Custom health checks

Create your own custom health checks

The Aireforge Health Checks work by running SQL against your servers, then running a small script against the SQL results to define the output shown in Aireforge. This page describes the script syntax to process your SQL results and get the results you want.

Overview

Let's assume you want to run a health check that checks to see if SQL Server is recommending any missing indexes.

You'd enter a SQL script looking something like this:

SELECT COUNT(1)
FROM sys.dm_db_missing_index_details;

This SQL will return the number of missing indexes that SQL Server is suggesting, zero if none. To make use of the result of running this SQL, you could enter a a very simple output script something like this:

text = {col:0}
tooltip = There are {col:0} missing indexes
if {col:0} > 0
status = Warning
else
status = OK
end

Going through this script, line by line:

text = (col:0)

Lines starting text = assign the main Health Check result text that is displayed when viewing the check results. And {col:0} means "the first column in the first row of the first result set", which is the count of missing indexes in this example, so we're telling it to display the count of missing indexes in the Health Check result.

tooltip = There are {col:0} missing indexes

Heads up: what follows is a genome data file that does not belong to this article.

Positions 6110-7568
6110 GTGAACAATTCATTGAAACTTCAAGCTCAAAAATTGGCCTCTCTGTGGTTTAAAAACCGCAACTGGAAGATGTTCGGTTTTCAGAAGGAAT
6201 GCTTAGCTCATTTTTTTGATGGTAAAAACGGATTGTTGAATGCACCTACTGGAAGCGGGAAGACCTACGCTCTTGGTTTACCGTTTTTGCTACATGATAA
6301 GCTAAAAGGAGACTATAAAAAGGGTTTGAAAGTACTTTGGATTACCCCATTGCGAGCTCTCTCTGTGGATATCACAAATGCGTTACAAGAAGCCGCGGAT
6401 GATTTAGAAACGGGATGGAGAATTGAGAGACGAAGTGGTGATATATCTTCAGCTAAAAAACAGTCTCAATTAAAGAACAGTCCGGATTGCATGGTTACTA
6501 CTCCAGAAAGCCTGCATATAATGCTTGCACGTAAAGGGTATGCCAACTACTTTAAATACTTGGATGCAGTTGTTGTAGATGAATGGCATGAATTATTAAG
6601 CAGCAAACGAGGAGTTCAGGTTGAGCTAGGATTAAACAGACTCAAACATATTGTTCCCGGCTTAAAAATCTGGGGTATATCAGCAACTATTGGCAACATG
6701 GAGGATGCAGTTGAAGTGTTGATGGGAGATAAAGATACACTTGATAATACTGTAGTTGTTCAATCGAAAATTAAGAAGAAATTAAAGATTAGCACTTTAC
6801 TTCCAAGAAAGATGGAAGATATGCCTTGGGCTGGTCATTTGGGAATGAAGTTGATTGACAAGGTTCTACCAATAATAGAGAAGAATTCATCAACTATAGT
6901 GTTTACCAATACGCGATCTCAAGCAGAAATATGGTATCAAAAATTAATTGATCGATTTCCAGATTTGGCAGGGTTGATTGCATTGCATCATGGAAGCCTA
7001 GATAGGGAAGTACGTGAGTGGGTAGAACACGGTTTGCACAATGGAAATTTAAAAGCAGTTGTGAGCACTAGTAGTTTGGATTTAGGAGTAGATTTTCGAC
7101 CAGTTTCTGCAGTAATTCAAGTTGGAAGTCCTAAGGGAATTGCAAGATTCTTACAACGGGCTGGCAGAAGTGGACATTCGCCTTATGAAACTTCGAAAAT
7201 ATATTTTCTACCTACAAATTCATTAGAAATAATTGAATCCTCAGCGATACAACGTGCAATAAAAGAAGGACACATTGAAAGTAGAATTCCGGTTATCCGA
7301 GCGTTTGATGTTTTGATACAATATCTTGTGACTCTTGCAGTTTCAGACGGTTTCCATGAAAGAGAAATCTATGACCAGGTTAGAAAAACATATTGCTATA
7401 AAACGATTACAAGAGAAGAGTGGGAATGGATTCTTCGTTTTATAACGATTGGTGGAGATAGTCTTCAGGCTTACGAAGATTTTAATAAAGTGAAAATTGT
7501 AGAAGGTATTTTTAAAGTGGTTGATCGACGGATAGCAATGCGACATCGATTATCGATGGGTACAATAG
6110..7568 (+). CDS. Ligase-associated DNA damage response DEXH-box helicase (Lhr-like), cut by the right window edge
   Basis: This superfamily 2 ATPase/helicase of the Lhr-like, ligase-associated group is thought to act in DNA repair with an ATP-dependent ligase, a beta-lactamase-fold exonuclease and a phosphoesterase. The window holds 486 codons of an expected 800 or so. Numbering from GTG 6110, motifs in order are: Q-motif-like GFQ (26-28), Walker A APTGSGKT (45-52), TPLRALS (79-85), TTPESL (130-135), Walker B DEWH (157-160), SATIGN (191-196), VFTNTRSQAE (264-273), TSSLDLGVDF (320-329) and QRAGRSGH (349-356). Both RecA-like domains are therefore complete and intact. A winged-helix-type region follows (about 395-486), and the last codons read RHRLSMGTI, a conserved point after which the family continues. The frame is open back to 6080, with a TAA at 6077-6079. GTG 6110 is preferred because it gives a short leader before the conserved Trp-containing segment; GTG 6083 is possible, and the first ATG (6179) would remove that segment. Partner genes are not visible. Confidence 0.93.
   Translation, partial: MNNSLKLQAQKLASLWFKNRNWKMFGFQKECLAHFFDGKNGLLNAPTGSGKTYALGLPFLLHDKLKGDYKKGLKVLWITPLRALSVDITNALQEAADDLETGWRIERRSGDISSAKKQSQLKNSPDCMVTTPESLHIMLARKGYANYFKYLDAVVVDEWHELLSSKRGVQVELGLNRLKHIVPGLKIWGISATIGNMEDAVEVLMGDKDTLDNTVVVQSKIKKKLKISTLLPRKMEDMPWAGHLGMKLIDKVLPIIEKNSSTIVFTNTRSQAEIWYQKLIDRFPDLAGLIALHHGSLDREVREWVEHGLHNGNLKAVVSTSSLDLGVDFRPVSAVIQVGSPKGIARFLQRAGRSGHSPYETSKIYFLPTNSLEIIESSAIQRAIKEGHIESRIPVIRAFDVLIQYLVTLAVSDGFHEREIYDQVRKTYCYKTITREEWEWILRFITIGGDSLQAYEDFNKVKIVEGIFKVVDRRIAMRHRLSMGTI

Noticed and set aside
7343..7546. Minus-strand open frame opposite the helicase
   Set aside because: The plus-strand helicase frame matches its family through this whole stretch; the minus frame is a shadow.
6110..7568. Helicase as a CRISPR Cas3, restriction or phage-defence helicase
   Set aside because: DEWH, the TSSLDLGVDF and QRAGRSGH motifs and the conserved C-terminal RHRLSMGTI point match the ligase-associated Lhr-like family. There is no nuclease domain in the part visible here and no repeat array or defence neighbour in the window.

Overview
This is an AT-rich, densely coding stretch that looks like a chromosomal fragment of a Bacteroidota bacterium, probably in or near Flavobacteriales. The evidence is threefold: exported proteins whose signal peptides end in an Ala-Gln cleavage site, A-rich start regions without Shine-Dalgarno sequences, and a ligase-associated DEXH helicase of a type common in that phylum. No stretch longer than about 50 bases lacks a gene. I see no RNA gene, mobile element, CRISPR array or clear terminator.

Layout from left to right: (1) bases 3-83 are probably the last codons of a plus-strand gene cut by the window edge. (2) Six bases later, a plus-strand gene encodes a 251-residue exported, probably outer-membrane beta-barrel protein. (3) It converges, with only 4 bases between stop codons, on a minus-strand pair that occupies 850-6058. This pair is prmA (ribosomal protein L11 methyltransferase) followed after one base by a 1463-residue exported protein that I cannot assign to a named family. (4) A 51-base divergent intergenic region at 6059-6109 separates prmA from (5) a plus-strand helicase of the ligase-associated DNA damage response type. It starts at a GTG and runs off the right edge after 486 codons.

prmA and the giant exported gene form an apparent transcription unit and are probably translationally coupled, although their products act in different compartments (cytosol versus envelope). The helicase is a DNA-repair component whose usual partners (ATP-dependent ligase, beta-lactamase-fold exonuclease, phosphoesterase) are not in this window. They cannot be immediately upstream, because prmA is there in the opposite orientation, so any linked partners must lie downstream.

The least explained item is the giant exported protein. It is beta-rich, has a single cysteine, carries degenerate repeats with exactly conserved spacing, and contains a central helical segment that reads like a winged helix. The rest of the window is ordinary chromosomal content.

Lines starting tooltip = provide extra information that's shown in a tooltip over the Health Check result. As above, the {col:0} is telling it to substitute the value of the first column of the first row of the first result set in the text.

if (col:0) > 0

Lines starting if are testing some condition about the results. And this value is being tested to see if it's greater than zero. If the check passes (i.e. the count returned by the SQL is greater than zero), then the following lines are processed. If the check doesn't pass (i.e. zero was returned by the SQL) then the following lines are skipped.

status = Warning

Lines starting status = assign the Health Check result to a general-purpose status. The Health Check results are grouped by status, so this provides a quick high-level way of knowing whether a Health Check result is good, bad or in between. In this case, if the SQL returns a count greater than zero, we're saying that we want this Health Check to be classified as a "warning".

else

Lines with else allow you to do some thing if the proceeding if check failed. In this example, if the SQL returned zero, then the line following the if would be skipped, but then lines after the else would be processed instead.

status = OK

This line sets the status to "OK" because if the SQL returns a count of zero missing indexes, then everything is OK.

end

Lines with end must be used to end an if or if..else block. This indicates that the lines following this line should be processed.

That covers every line of our sample SQL Health Check, which should give you an idea how to start writing your own. The following sections go into more detail on the script syntax.

Status

The status keyword assigns the following text to the status of the Health Check, which is used as a high-level classification of the Health Check result. Aireforge groups the Health Checks by their status and presents that as the summary of the Health Check results. You can use as many or as few statuses as you want, having just simple "Pass" or "Fail" status, or "Green", "Amber", "Red" or anything you want!